Fraud Detection in the World of Bitcoin
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Jerry Trupin Exposures and Coverages. Bitcoin seems to be, as Winston Churchill said about Russia, a riddle wrapped in a mystery inside an enigma. Even the name Satoshi Nakamoto, the one claimed to have developed Bitcoin, seems to be an alias for some other person or persons.
Nevertheless, in many ways using Bitcoin is not that different from what bitcoin and fraudulent impersonation coverage may already be doing if you pay bills online and have payments electronically deposited. When you buy Bitcoins, the transaction is recorded on a digital ledger.
Bitcoin bitcoin and fraudulent impersonation coverage other types of virtual currency, also referred to as digital currency or crypto currency, are gaining users. Worldwide, the number of retailers accepting Bitcoin is estimated at more thanA recent article described Bitcoin this way: It has no independent value, and is not tied to any realworld currency.
Its strength and value come from the fact that people believe in it and use it. Anyone can download a Bitcoin wallet their computer and buy Bitcoins with traditional currency from a currency exchange… Transactions are secure, fast, and free, with no central authority controlling value or supply, and no middlemen taking a slice.
Cryptography is used to secure transactions, bitcoin and fraudulent impersonation coverage hacking is always a possibility. Federal Reserve Chairwoman Janet Yellen says the Fed has no authority to regulate it, which means, among other things, no Federal Deposit Insurance protection.
Since it works in many ways like paper money, checks, and bearer securities, there are obviously loss exposures to be insured. Insurers argue that standard money and security coverage would not apply to digital currency, but some courts have ruled that Bitcoin is money or a security. In one case, an online investment trust that invested in Bitcoin promised an incredible seven percent per week return. The trust replied that since Bitcoin is not actual money, the SEC bitcoin and fraudulent impersonation coverage not have jurisdiction.
If your client is looking for insurance for virtual currency, relying on debatable court precedents is not a good idea. Your client needs real insurance. InGreat American became the first US insurer to offer crime insurance for virtual currency. In its crime coverage revision, ISO has jumped in. ISO is closing the door to claims that a standard money and security policy covers virtual currency by adding an exclusion bitcoin and fraudulent impersonation coverage its crime forms:.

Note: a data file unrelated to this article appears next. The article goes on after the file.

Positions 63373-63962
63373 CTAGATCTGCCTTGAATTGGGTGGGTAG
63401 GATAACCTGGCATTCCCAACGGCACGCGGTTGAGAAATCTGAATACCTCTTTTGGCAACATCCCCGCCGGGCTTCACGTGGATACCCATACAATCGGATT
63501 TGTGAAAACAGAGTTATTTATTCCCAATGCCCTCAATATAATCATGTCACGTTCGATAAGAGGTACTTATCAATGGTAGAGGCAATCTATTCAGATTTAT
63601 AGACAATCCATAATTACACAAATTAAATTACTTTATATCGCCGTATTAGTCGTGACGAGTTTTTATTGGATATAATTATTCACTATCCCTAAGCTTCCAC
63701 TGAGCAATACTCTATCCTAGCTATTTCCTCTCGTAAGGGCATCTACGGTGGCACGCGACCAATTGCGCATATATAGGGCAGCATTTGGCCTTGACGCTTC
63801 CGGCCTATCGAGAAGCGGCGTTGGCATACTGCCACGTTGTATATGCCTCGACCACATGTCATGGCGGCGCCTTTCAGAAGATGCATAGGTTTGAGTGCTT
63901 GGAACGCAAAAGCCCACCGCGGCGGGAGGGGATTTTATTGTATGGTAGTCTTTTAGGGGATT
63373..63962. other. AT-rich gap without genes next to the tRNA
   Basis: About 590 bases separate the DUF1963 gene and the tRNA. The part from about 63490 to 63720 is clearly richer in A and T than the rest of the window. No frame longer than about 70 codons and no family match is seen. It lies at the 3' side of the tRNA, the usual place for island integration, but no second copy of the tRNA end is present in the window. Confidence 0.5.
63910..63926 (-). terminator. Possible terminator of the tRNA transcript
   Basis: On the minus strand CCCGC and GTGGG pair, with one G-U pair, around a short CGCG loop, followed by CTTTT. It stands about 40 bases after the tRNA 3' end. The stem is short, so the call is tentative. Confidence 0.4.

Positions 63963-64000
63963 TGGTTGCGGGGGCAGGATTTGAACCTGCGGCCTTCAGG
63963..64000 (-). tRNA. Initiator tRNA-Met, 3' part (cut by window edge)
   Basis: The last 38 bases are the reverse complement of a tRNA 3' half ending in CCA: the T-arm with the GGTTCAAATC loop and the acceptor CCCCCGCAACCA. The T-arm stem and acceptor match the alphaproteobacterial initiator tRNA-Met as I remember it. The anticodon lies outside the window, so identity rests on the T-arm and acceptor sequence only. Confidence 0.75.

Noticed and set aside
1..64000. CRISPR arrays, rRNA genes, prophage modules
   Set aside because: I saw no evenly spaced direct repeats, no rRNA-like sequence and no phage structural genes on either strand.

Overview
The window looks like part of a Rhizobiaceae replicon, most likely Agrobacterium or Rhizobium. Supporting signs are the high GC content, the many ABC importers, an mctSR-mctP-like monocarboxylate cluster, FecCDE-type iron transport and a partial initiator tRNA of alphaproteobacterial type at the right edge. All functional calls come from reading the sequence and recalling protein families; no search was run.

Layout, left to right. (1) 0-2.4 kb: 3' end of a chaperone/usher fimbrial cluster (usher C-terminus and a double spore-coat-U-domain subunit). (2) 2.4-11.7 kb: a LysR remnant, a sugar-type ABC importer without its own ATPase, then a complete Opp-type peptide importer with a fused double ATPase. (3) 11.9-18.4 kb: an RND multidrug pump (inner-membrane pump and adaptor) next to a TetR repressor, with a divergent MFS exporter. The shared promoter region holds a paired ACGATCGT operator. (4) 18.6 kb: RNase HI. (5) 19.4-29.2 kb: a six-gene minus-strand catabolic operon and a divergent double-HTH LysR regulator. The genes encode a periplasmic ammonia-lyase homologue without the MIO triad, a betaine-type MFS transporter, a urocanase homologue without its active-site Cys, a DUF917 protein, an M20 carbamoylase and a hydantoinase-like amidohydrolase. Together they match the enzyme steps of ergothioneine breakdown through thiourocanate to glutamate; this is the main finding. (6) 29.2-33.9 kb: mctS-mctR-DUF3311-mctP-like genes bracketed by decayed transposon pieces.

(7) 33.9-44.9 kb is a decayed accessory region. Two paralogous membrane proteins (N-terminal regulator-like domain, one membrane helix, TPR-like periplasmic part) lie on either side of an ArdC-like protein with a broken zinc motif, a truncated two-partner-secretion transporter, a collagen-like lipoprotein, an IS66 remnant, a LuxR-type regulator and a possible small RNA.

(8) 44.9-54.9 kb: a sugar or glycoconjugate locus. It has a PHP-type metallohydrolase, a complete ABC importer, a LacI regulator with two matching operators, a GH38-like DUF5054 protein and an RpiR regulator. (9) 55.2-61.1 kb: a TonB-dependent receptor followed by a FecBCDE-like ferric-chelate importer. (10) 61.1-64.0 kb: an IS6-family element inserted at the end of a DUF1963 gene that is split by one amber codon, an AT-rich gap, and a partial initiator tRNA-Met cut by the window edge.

This insurance does not cover… Virtual Currency Loss involving virtual currency of any kind, by whatever name known, whether actual or bitcoin and fraudulent impersonation coverage including, but not limited to, digital currency, crypto currency or any other type of electronic currency. For those who want coverage, ISO has created a new optional endorsement: Bitcoin and fraudulent impersonation coverage endorsement contains a schedule listing the name of the currency, the name of the exchange, and the limit of coverage applying to virtual currency.
Coverage is provided by adding the following exception to the exclusion shown above: However, if a Virtual Currency Limit of Insurance is shown in the Schedule, we will pay up to that amount for loss of virtual bitcoin and fraudulent impersonation coverage shown in the Schedule.
The definition of money is amended to include the virtual currency shown in the schedule. Because virtual currency does not have a face value, the valuation clause for virtual currency is changed from face value to the value at the close of business on the day the loss was discovered, as published by the exchange shown in the schedule. The insurer has the option of replacing the currency or paying its value in US dollars at the time of the loss.
What should you do about this coverage? Chances are that few, if any, of your insureds are accepting virtual currency. However, some bitcoin and fraudulent impersonation coverage be. If you send regular correspondence to your clients and prospects, include a note about the availability of Bitcoin and other virtual currency coverage. Fraudulent impersonation coverage is a hot topic with crime underwriters. Many of the leading specialty crime insurers that use their own forms already have coverage available.